Does ILeVO® have an interaction with soybean pre-emergence herbicides? Yes, there is an increase in phytotoxic symptomology, but there is no impact on stand or yield.
Eric Ifft with Bayer CropScience wrote in his weekly “Bayer Necessities” newsletter (February 6, 2017)
“It won’t come as a surprise to many of you that ILeVO seed treatment has become a very popular treatment for soybean seed to be planted in 2017. ILeVO is the first and only seed treatment product that can help manage both Sudden Death Syndrome as well as provide early control of nematodes. As reported earlier in Bayer Necessities, we saw ILeVO protect a lot of yield in 2016 that would have been lost to SDS and nematodes. Bayer has also been upfront with our customers about the ‘halo effect’, which is shown below:
The ‘halo effect’ is a reaction to a very high concentration of ILeVO in the perimeter cells of the cotyledon. As the seedling emerges and is exposed to sunlight the edge of the cotyledons will show a yellowing color that will turn into the “halo”. The ‘halo effect’ is not seen in unifoliate or trifoliate leaflets. It remains on the cotyledon until the cotyledon falls off the plant.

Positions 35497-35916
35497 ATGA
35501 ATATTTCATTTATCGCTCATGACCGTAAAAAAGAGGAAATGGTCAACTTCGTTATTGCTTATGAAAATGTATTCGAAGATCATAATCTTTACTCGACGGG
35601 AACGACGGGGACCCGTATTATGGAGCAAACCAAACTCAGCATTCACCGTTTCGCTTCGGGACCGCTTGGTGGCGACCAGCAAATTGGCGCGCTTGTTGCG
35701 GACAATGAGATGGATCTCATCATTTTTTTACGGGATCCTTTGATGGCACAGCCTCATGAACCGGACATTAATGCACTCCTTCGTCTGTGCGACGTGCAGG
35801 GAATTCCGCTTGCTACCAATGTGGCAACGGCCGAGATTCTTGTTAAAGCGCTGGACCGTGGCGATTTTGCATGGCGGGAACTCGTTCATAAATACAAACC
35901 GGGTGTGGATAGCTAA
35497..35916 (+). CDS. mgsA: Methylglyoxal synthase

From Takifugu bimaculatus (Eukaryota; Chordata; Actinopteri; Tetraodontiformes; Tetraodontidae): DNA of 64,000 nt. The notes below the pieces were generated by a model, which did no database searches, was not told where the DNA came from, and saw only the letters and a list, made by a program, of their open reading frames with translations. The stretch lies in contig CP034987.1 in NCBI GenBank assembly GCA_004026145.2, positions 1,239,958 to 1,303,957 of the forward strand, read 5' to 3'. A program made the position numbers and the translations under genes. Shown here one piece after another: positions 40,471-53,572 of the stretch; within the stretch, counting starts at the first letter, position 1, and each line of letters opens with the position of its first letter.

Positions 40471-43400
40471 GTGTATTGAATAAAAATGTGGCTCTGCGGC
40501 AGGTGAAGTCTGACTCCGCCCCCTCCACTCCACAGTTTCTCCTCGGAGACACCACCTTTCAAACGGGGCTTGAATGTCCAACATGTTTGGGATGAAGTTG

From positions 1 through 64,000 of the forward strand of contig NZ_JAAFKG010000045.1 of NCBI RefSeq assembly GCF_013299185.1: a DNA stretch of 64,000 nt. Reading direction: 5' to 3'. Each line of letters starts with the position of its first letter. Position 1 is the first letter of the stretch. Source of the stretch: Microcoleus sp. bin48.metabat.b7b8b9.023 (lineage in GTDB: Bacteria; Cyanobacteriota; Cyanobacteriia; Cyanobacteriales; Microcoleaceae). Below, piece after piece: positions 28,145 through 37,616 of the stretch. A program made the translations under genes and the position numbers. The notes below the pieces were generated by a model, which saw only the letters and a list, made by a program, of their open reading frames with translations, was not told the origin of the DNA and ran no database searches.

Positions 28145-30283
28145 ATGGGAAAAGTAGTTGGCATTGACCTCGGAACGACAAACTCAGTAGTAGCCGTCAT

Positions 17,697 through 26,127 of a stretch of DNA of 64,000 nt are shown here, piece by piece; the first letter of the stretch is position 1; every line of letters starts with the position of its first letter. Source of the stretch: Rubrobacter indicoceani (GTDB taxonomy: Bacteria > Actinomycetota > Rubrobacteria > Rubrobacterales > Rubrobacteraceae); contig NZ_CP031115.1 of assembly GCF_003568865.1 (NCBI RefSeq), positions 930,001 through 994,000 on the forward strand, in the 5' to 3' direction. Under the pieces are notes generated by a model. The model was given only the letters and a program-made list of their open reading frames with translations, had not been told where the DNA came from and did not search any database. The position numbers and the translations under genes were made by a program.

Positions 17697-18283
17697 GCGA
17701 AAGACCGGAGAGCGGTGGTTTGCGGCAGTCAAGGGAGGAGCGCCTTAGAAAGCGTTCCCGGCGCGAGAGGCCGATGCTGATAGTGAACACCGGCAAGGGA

So, knowing that ILeVO causes the ‘halo effect’ and knowing that the PPO-containing soybean pre-emergence herbicides can cause crop response in certain weather conditions, is there an interaction between the two? In other words, would the seedling injury caused by PPO-containing herbicides be more severe if the soybean seed had also been treated with ILeVO?”
Ifft explained that a 2-year research study, conducted by several Midwest universities, concluded that ILeVO caused no negative effect on plant stand or soybean yield due to any interaction. The authors of the university study wrote “although phytotoxicity may be more severe when ILeVO is used with pre-emergence herbicide treatments, there is likely to be no effect on stand, and no reductions in yield. The conditions that favor the phytotoxicity of the halo effect and pre-emergence herbicide injury are also conditions that favor infection by Fusarium virguliforme, the fungus that causes SDS.”
Read the report here.
Soybean agronomist Daniel Davidson, Ph.D. posts blogs on agronomy-related topics. Feel free to contact him at email@example.com or ring him at 402-649-5919.